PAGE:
A variant associated with nicotine dependence, lung cancer and peripheral arterial disease

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Smoking is a leading cause of preventable death, causing about 5 million premature deaths worldwide each year1,2. Evidence for genetic influence on smoking behaviour and nicotine dependence (ND)3,4,5,6,7,8 has prompted a search for susceptibility genes. Furthermore, assessing the impact of sequence variants on smoking-related diseases is important to public health9,10. Smoking is the major risk factor for lung cancer (LC)11,12,13,14 and is one of the main risk factors for peripheral arterial disease (PAD)15,16,17. Here we identify a common variant in the nicotinic acetylcholine receptor gene cluster on chromosome 15q24 with an effect on smoking quantity, ND and the risk of two smoking-related diseases in populations of European descent. The variant has an effect on the number of cigarettes smoked per day in our sample of smokers. The same variant was associated with ND in a previous genome-wide association study that used low-quantity smokers as controls18,19, and with a similar approach we observe a highly significant association with ND. A comparison of cases of LC and PAD with population controls each showed that the variant confers risk of LC and PAD. The findings provide a case study of a gene–environment interaction20, highlighting the role of nicotine addiction in the pathology of other serious diseases.

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We thank the participants in the genetic studies whose contributions made this work possible, the staff at Noatun (deCODE’s recruitment centre), and personnel at deCODE’s core facilities. This work was supported in part by funds from the National Institute of Drug Abuse and the European Commission.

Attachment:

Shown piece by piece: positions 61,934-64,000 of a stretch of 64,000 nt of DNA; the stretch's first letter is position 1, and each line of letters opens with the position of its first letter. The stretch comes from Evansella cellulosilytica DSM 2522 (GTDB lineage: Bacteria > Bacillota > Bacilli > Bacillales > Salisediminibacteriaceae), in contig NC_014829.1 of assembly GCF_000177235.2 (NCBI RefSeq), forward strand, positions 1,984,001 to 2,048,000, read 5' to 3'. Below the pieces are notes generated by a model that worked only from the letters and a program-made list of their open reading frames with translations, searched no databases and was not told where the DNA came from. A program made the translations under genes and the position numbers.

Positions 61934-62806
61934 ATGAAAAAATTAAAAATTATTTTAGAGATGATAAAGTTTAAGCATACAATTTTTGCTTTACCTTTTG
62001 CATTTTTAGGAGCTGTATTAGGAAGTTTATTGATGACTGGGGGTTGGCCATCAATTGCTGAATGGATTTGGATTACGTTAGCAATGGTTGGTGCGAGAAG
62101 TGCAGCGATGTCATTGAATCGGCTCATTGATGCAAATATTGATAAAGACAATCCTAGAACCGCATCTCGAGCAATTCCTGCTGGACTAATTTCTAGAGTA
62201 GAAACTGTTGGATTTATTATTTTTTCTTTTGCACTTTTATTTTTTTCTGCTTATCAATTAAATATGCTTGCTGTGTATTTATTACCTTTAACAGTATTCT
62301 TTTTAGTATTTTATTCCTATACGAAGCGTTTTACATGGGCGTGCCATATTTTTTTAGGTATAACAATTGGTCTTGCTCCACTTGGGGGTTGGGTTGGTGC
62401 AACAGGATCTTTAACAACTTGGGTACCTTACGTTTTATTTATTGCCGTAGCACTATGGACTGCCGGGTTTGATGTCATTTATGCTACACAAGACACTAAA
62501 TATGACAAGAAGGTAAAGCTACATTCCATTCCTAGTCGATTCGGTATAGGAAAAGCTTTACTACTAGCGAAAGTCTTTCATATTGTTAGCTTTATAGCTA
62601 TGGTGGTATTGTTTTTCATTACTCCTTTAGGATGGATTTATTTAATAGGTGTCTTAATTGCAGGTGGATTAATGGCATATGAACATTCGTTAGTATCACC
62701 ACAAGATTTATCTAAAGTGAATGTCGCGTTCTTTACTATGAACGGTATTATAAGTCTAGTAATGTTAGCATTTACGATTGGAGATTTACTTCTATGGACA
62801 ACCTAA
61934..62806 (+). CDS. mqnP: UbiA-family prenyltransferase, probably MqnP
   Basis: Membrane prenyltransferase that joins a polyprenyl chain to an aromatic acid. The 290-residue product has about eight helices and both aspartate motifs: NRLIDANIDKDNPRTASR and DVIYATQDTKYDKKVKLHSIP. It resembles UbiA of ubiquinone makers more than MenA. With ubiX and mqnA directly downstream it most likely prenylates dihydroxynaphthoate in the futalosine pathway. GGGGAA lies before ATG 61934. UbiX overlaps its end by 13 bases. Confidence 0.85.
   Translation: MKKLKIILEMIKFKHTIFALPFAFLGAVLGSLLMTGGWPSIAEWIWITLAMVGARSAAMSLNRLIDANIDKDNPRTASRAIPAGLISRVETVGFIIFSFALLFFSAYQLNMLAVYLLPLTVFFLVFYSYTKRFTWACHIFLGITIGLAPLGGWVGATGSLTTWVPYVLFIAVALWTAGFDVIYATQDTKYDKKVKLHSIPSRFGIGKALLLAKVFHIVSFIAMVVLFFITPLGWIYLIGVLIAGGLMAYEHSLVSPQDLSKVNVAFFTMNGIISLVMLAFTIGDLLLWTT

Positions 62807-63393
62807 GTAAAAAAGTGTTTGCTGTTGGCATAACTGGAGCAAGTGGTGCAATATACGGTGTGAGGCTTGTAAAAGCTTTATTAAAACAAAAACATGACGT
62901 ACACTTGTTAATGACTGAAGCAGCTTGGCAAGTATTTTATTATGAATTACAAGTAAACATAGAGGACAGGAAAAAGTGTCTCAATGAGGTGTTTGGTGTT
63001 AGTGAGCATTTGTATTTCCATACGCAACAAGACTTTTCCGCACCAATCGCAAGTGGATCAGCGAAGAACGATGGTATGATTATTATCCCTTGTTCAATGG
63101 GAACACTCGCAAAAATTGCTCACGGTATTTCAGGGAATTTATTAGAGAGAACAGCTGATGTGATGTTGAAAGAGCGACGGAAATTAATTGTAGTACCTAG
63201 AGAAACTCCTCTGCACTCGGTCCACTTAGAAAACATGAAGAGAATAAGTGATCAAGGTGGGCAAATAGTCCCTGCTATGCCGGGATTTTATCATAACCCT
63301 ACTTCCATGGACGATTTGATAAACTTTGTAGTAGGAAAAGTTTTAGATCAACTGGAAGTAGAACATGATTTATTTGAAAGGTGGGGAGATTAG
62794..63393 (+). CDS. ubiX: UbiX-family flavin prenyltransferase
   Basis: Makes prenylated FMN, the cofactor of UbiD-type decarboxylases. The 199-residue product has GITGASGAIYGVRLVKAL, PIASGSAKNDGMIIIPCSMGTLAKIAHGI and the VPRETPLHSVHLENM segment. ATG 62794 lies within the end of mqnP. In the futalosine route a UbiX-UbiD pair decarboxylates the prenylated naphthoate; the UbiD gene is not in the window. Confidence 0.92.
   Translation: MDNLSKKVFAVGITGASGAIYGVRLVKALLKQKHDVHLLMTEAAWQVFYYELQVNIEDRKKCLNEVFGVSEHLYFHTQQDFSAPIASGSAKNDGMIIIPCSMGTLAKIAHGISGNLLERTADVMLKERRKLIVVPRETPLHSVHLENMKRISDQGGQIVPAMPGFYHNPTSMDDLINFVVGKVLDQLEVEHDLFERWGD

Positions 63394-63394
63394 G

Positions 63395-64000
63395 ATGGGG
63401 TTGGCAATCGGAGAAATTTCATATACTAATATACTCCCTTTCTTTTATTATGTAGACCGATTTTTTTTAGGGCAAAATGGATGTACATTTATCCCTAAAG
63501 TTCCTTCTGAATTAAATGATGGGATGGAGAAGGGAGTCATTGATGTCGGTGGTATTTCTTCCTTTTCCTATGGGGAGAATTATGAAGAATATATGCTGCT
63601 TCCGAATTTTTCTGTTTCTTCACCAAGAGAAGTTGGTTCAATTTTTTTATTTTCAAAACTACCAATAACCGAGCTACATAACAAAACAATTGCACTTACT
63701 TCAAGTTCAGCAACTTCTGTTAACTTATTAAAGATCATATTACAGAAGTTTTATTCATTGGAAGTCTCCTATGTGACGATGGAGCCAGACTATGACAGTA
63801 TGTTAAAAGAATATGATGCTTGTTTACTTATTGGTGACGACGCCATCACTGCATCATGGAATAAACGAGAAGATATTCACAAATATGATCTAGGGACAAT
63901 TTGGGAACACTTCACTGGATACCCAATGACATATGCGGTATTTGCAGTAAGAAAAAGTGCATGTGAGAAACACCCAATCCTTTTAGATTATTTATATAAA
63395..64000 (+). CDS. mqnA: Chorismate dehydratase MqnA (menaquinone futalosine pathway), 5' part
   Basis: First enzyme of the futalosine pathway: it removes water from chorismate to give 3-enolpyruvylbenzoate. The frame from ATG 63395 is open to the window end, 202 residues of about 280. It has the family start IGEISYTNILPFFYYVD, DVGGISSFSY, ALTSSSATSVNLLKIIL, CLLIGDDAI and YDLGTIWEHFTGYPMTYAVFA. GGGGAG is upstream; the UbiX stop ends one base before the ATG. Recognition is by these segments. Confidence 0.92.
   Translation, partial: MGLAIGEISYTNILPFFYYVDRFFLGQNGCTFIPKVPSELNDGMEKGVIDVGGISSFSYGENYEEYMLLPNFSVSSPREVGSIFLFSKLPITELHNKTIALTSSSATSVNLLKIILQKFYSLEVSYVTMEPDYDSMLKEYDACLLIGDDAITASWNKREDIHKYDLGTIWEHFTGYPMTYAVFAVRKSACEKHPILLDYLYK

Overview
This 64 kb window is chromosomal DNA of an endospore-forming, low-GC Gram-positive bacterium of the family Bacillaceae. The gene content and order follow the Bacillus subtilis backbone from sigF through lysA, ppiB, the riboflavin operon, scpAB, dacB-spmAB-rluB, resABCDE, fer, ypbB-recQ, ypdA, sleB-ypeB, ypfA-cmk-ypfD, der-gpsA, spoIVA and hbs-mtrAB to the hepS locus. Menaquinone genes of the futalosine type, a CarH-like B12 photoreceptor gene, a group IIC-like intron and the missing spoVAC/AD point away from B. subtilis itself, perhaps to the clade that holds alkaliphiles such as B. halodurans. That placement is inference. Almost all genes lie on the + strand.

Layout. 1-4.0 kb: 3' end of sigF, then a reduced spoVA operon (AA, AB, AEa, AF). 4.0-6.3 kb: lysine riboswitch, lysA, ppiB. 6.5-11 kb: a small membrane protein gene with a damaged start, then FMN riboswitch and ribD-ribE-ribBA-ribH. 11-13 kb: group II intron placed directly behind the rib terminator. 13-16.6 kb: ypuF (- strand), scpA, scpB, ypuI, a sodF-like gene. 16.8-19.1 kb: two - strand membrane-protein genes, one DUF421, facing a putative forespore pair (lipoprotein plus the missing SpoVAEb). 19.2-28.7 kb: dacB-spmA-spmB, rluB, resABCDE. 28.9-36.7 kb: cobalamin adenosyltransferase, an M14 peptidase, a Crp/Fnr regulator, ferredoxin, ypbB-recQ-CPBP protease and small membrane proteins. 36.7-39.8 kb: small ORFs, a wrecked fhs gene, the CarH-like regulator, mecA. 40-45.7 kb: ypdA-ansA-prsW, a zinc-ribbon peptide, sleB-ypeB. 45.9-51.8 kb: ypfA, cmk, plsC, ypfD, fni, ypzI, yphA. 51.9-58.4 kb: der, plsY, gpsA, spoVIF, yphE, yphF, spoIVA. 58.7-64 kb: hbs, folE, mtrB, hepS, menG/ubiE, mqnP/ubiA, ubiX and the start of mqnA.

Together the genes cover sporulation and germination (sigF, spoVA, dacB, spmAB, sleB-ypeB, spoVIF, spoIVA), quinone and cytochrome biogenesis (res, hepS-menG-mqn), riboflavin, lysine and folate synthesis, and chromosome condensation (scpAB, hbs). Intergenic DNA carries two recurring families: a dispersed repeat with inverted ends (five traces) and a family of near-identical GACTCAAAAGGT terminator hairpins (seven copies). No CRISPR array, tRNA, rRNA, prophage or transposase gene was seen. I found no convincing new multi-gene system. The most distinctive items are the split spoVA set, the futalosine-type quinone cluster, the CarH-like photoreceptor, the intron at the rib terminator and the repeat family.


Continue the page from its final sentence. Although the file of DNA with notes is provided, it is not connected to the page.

Author Contributions T.E.T., F.G., P.S., and T.R. contributed equally to this work. T.E.T., F.G., P.S, T.R., A.W., D.F.G., A.K. and K.S. wrote the first draft of the paper. Ha.S., H.J.I., T.G. and S.J. recruited and diagnosed the Icelandic lung cancer patients. S.E.M. recruited and diagnosed the Icelandic peripheral arterial disease patients. T.B., H.K., J.G.S., I.H, V.R., H.O., T.T. and S.J. recruited and diagnosed nicotine addiction subjects. K.K.H.A., F.d.V., P.F.A.M. and L.A.K. recruited and diagnosed the subjects from The Netherlands. D.I., M.J.V., L.A., B.S., L.M. and J.I.M. recruited and diagnosed the Spanish subjects. G.T.J. and A.M.v.R. recruited and diagnosed the subjects from New Zealand. T.M., B.P. and M.H. recruited and diagnosed subjects from Austria. A.G. and B.L. recruited and diagnosed subjects from Sweden. A.F. and R.P. recruited and diagnosed subjects from Italy. A.W., A.I., S.N.S., J.T.B., S.T., J.G., M.J., J.S., O.O. and S.N.S. performed genotyping and experimental work. L.J.G., G.B. and K.K. incorporated phenotypic data into a database and analysed it. T.E.T., F.G., P.S., T.R., A.W., K.P.M., A.M., G.T., D.F.G. and A.K. analysed the data. T.E.T., F.G., P.S., T.R., K.P.M., Hr.S., T.J., J.I.M., L.K., H.O., T.T., J.R.G., S.J., D.G., U.T., A.K. and K.S. planned, supervised and coordinated the work. All authors contributed to the final version of the paper.

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Correspondence to Thorgeir E. Thorgeirsson or Kari Stefansson.

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Some of the authors employed by deCODE genetics own stock or stock options in the company

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This file contains Supplementary Methods, Supplementary Results, Supplementary Figure 1, Supplementary Tables 1-6, and additional references. (PDF 292 kb)

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